Rural Philippines pays the price to ignore COVID warnings Coronavirus pandemic news

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Mindanao, Philippines – They gathered shoulder to shoulder, many without masks, calling in unison to welcome the 2020 Christmas season. But the wave of coronaviruses that doctors had warned of did not happen.

Then, as the restrictions eased slightly in January, blockade-weary residents in the southern Philippines began heading to the promenades and parks of the nearby highlands.

Again, there was no increase in cases and some began to question whether the pandemic was real or “just a business with the goal of making money.”

When the summer of the Philippines arrived in March, many had enough confidence to pack public halls of small towns and cities to collect government aid, ignoring restrictions on social distancing, and enjoying the free lunch distributed by elected officials.

Some mayors even allowed the reopening of cockfighting arenas, a magnet for games and mass gatherings. Some Catholic priests also subtly encouraged parishioners to personally attend Sunday Masses, although church attendance is limited to a maximum of half the usual capacity.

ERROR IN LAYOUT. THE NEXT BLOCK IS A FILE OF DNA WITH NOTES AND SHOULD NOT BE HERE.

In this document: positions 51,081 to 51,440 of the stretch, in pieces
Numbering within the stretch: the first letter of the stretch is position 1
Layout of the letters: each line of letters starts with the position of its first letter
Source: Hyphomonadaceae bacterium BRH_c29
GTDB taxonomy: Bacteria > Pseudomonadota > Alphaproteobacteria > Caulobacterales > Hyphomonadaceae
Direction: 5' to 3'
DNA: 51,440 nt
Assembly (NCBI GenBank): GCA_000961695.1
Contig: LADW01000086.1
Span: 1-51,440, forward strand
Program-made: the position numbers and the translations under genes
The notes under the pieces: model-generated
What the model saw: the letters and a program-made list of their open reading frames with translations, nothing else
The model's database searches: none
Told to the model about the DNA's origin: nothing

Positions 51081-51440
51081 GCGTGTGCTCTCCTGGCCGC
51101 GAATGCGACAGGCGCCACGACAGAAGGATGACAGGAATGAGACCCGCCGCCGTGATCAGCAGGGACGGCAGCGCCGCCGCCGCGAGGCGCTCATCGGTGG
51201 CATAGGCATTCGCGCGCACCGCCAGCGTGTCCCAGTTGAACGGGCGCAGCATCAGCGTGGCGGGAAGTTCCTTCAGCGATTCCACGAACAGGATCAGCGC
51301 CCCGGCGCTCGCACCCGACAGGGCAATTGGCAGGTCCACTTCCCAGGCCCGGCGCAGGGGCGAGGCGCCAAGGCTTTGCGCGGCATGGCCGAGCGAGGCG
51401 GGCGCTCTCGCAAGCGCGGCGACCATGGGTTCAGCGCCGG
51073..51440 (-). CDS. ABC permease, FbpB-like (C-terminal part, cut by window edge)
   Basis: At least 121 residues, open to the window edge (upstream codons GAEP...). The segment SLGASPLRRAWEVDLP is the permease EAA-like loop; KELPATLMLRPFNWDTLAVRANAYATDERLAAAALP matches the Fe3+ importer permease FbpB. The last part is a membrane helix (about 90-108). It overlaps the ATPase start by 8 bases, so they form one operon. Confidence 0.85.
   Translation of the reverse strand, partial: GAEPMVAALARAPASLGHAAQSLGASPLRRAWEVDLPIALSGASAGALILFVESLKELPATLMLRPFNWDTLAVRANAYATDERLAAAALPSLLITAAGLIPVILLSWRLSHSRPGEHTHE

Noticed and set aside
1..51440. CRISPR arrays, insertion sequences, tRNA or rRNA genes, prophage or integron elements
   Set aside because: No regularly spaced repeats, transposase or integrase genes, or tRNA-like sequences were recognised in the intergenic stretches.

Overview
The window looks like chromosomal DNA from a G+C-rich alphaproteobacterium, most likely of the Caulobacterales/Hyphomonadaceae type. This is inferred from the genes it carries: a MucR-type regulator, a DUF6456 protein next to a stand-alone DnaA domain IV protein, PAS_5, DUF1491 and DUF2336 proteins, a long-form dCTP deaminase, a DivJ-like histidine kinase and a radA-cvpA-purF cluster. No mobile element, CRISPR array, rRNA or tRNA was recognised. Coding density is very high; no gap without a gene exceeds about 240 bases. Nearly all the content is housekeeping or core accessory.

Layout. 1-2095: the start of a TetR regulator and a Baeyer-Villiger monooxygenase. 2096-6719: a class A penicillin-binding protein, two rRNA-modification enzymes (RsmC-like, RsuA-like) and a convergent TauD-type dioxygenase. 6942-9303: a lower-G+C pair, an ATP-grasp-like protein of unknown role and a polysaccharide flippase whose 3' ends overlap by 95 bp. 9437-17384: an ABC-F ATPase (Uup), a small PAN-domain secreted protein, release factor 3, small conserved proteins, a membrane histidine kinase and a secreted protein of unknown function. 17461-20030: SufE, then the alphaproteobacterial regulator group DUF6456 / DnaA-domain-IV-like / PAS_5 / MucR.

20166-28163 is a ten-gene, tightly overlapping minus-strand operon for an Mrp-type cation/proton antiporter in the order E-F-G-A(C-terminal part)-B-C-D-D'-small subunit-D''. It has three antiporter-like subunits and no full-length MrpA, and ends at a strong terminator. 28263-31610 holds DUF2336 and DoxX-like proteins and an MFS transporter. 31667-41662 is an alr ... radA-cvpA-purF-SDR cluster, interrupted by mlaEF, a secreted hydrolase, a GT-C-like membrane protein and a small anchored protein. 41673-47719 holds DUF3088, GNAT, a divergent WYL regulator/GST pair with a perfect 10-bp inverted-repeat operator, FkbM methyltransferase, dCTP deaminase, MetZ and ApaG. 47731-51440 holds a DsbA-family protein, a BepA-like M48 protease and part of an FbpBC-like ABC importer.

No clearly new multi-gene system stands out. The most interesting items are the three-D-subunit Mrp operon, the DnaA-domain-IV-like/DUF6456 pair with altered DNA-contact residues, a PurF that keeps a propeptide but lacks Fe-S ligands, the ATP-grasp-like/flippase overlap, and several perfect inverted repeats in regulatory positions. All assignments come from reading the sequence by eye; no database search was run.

In farming communities and fishing villages, residents resumed their usual habits: staying with friends, walking around the neighborhood, or playing basketball and billiards, most without masks.

When the holiday season arrived in April and May, many also organized dinners to visit family and friends despite the ban and the threat of arrest and other sanctions. With each city and town celebrating its own pattern, the fun was repeated in all the nearby communities in the region.

Health officials and police, usually from the same district, looked away as they drank on street corners and people listened to their favorite karaoke songs, as if the second wave of coronavirus in Manila and other urban areas was in a universe.

Inevitably, cases began to rise (first slowly, then in a cascade, which is not yet slowing down), a sign, according to experts, that the pandemic has spread deep into rural communities where health facilities they are already facing an overcapacity.

“This is not isolated in Visayas and Mindanao provinces,” said Peter Cayton, an associate professor in the Faculty of Statistics at the University of the Philippines.

“The increase also affects many provinces of Luzon,” he told Al Jazeera in reference to the country’s three largest island groups.